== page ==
After starting every game in his first two years in the league in 2018 and 2019, Will Hernandez lost his starting left guard job to Shane Lemieux after the seventh game of the season. Hernandez missed two games in early November due to COVID-19. He was flagged only once (one holding penalty) all year. The Giants selected Hernandez in the 2nd round of the 2018 NFL Draft. He was named named to Pro Football Writers of America’s All-Rookie Team. Hernandez has good size, strength, and toughness for the guard position, but he appears to lack ideal lateral agility. This hampers his play as a run blocker on the move and as a pass blocker when isolated against quick defenders. He can move defenders with his strength and power.

THE RESERVES

The Giants selected Matt Peart in the 3rd round of the 2020 NFL Draft. As a rookie, Peart played in 11 games with one start at left tackle. He did play in 15 percent of all offensive snaps, receiving some quality playing time. He missed one game in late November due to COVID-19. The 6’7”, 318-pound Peart was a 4-year starter in college with experience at both tackle spots. Peart combines excellent size, long arms, and good overall athletic ability. He has the frame to get bigger and stronger. As expected, Peart was inconsistent as a rookie and needs more technique refinement.

Spencer Pulley spent all of 2020 as the team’s primary reserve center, but he did not play. Pulley was originally signed as an undrafted rookie free agent by the San Diego Chargers after the 2016 NFL Draft. Spencer started all 16 regular-season games for the Chargers in 2017 at center. The Giants claimed Pulley off of waivers from the Chargers in September 2018. That season, Pulley was inserted into the starting line-up in late October. He struggled in his nine starts at center and missed one game due to an injury. In 2019, Pulley played in four games with one start in which he again struggled. He also is able to play guard.

The Giants claimed Jackson Barton off of waivers from the Kansas City Chiefs in early September 2020. Despite remaining on the 53-man roster all season, Barton never played in 2020. The 6’7”, 302-pound Barton was originally drafted in the 7th round of the 2019 NFL Draft by the Indianapolis Colts. The Chiefs signed him off of the Colts’ Practice Squad in 2019. He has yet to play in a regular-season NFL game.

The Giants signed Kyle Murphy as an undrafted rookie free agent after the 2020 NFL Draft. He was signed to the Practice Squad in early September and then signed to the 53-man roster in mid November. Murphy did not play in a regular-season game in 2020. Murphy was a 3-year starter in college with experience all along the offensive line.

The 6’5”, 315-pound Chad Slade was originally signed as an undrafted rookie free agent by the Houston Texans after the 2015 NFL Draft. Slade spent his rookie season on Injured Reserve, and the 2016 and 2018 seasons on the Practice Squad of the Texans. In 2017, Slade played in five games with three starts (two at right guard and one at tight end) for the Texans. The Giants signed Slade to a reserve/futures contract in January 2019. While he surprisingly made the team, he wasn’t active for any game. Slade spent all of 2020 on New York’s Practice Squad.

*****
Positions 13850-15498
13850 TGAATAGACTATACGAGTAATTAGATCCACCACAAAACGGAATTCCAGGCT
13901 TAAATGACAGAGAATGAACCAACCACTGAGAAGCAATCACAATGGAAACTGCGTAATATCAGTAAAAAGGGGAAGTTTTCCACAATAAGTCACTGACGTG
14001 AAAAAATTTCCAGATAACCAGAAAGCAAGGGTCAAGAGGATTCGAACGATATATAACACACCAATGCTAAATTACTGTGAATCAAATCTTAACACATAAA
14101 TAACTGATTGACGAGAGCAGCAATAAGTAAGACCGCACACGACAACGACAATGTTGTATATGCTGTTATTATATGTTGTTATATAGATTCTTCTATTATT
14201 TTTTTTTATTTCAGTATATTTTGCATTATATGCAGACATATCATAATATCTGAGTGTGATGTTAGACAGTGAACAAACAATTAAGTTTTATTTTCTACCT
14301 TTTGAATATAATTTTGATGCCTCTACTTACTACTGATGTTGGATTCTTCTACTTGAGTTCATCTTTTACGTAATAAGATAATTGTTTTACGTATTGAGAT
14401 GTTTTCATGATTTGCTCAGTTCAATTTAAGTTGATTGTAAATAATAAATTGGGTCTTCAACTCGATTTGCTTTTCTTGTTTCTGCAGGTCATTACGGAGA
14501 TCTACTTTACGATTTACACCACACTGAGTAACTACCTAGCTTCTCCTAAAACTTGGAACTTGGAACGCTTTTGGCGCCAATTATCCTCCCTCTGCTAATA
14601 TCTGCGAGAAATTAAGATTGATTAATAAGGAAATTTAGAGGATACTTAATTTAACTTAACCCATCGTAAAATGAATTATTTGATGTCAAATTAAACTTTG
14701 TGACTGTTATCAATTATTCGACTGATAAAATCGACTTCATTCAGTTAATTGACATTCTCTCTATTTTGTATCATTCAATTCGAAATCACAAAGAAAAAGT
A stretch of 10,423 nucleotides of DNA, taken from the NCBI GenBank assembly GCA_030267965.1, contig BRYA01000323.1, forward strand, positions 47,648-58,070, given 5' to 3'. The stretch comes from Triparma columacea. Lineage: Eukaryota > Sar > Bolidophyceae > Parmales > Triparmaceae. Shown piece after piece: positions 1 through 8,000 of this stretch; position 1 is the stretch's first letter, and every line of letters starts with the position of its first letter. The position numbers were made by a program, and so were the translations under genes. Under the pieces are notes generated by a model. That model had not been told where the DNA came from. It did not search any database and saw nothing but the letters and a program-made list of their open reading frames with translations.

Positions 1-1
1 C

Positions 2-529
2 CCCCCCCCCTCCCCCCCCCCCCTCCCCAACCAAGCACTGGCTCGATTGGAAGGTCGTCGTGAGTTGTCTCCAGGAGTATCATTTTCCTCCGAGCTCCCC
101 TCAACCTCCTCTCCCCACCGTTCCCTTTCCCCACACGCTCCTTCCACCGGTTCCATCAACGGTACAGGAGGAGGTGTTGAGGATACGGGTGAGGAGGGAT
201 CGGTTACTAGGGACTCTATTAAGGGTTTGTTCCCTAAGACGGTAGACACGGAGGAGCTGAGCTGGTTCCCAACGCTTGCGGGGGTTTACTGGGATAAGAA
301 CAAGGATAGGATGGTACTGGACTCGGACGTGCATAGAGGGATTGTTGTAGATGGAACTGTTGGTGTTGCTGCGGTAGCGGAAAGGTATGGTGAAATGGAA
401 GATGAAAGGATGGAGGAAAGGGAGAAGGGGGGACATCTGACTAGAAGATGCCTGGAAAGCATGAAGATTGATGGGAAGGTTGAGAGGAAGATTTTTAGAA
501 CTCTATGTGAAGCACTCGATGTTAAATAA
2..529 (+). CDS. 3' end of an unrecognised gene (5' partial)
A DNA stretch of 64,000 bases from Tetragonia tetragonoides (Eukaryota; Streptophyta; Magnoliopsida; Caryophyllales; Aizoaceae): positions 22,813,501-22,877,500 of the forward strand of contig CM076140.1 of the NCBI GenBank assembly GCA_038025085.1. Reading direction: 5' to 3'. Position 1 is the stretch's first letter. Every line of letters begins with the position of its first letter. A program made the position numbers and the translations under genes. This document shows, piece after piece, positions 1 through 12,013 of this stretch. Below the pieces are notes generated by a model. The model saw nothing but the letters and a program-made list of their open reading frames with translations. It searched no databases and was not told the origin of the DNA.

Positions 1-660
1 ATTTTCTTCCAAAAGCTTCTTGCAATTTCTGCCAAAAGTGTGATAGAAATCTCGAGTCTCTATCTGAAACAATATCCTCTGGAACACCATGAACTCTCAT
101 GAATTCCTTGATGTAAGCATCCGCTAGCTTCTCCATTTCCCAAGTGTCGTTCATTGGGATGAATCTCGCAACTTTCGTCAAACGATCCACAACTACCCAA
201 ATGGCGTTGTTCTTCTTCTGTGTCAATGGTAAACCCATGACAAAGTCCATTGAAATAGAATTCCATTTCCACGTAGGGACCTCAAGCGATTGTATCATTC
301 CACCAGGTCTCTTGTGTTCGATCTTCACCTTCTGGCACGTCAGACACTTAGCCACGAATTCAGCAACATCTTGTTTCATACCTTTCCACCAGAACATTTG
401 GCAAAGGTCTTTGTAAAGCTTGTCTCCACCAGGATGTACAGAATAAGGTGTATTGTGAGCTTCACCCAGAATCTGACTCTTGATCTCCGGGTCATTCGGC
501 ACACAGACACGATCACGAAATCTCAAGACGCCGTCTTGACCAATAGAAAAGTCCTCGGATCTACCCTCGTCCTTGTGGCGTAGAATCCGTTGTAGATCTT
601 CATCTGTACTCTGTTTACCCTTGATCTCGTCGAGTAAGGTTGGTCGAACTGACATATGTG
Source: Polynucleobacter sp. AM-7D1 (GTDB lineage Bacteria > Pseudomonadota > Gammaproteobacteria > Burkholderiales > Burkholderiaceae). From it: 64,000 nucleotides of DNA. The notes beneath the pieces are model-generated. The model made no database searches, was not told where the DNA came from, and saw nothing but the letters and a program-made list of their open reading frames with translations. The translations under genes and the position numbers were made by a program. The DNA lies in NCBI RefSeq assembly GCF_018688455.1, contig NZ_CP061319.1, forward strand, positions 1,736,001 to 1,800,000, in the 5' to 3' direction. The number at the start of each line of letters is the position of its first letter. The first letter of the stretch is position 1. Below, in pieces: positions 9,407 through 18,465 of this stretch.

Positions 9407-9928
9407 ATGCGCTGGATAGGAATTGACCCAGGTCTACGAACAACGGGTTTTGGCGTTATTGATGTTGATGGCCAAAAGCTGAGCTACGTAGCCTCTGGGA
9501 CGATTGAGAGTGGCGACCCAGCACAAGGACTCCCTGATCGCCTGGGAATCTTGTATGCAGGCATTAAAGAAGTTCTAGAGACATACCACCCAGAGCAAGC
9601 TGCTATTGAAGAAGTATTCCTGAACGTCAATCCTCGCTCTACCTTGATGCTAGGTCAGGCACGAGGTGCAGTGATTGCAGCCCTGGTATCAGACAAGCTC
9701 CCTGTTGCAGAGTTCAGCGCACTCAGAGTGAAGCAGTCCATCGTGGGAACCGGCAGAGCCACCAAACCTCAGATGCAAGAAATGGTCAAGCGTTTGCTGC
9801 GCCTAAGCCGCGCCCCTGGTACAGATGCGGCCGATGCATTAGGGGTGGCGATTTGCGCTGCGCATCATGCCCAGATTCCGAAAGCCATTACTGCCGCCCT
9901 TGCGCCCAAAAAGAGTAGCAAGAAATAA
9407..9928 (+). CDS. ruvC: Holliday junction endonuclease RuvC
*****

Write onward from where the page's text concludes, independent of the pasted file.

The 6’6”, 315-pound Kenny Wiggins was originally signed as an undrafted rookie free agent by the Baltimore Ravens after the 2011 NFL Draft. He has spent time with the Ravens (2011), San Francisco 49ers (2012-2013), San Diego/Los Angeles Chargers (2013-2017), and Lions (2018-2020). The Lions cut Wiggins in late October 2020. The Giants signed Wiggins to the 53-man roster in November, cut him 10 days later, and then signed him to the Practice Squad for the remainder of the season. Overall, Wiggins has played in 79 regular-season games with 38 starts.

COVID-19 OPT-OUT

Nate Solder opted out of the 2020 NFL season due to the COVID-19 issue. In March 2018, the Giants made Solder the highest-paid offensive lineman in the NFL when they signed him away from the New England Patriots as unrestricted free agent. However, despite 32 straight starts at left tackle for New York, Solder has not played well at all with the Giants. He really struggled during the first half of 2018 before settling down a bit during the second half of the season. In 2019, his inconsistent play throughout the year both as a pass protector and run blocker was a significant factor in the team’s struggles. The 6’8”, 325-pound Solder was drafted in the 1st round of the 2011 NFL Draft by the Patriots. In nine seasons, Solder has started 127 of the 130 regular-season games he has played in. He is a long, lean tackle with good overall athleticism. However, off-the-field issues with a sick child could understandably be affecting his focus and play.

Jan 052021
 
Share Button
Dante Pettis, New York Giants (January 3, 2021)

Dante Pettis – © USA TODAY Sports

QUICK RECAP

There was an odd feel to the days and moments leading up to the week 17 battle with the Dallas Cowboys. After all, it was the first time in years that Big Blue was playing a meaningful game in January. However, it was largely a result of how bad the NFC East was as a whole, more than the Giants earning the right. If NYG could win this 1 PM game against DAL, all they would need would be an 8:20 PM Eagles win over the Washington Football Team. If those two things happened, they would be hosting a playoff game in under a week. NYG would be the first double-digit loss team in the postseason in league history. DAL was playing for the same exact thing in this do-or-die match-up. As they always say, all bets are off when you’re in the tournament, though.